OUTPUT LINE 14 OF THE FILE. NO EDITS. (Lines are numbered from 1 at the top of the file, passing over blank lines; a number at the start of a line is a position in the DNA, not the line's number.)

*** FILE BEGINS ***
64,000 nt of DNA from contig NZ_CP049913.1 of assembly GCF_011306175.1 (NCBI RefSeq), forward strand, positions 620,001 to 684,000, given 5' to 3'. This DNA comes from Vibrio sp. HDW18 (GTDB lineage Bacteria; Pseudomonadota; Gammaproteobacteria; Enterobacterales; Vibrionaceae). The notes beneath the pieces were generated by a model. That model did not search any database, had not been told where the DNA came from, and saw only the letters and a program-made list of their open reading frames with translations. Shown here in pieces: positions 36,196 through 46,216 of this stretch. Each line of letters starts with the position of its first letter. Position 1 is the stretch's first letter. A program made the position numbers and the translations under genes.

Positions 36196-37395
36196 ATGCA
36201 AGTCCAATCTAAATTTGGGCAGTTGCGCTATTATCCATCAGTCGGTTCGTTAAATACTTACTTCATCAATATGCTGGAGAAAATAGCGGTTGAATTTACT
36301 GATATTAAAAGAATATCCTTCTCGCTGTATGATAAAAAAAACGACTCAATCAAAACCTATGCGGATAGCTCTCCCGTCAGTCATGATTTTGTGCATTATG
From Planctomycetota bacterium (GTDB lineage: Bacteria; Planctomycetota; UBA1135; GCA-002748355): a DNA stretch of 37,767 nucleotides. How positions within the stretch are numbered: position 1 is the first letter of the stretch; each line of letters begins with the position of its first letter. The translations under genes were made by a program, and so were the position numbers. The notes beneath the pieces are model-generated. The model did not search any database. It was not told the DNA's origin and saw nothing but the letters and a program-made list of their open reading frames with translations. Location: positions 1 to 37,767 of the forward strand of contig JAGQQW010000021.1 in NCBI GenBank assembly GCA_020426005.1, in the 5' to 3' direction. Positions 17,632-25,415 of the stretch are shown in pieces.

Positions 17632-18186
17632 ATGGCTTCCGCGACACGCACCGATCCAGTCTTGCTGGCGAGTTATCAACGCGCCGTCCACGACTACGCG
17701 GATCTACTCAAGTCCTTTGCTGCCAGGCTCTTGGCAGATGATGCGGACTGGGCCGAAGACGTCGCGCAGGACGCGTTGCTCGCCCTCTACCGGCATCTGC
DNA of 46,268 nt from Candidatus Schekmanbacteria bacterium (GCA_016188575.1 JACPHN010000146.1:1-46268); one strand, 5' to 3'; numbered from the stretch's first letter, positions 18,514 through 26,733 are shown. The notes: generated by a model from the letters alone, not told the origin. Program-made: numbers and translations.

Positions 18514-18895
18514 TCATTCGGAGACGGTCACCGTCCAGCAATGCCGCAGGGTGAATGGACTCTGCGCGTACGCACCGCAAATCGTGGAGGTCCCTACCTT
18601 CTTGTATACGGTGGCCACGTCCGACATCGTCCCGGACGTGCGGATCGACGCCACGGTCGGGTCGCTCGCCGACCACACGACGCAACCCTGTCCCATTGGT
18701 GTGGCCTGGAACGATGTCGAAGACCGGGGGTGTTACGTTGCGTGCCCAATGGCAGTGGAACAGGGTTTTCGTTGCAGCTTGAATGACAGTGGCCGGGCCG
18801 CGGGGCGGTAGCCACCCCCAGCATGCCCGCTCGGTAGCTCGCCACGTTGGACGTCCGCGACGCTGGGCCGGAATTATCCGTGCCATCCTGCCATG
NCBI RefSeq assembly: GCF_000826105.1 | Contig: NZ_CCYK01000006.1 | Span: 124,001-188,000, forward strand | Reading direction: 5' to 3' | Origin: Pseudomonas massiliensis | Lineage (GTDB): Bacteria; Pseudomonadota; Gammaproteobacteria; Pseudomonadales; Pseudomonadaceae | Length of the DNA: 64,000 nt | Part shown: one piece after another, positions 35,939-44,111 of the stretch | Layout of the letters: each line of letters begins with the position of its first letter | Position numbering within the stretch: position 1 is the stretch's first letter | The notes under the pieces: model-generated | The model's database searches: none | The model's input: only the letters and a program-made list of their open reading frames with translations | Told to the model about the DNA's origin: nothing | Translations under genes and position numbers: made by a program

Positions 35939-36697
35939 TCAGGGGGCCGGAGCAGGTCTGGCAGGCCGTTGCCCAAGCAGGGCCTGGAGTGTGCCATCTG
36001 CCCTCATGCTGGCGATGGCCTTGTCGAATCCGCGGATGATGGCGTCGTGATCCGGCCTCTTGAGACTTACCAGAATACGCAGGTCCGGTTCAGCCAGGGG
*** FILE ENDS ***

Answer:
18701 GTGGCCTGGAACGATGTCGAAGACCGGGGGTGTTACGTTGCGTGCCCAATGGCAGTGGAACAGGGTTTTCGTTGCAGCTTGAATGACAGTGGCCGGGCCG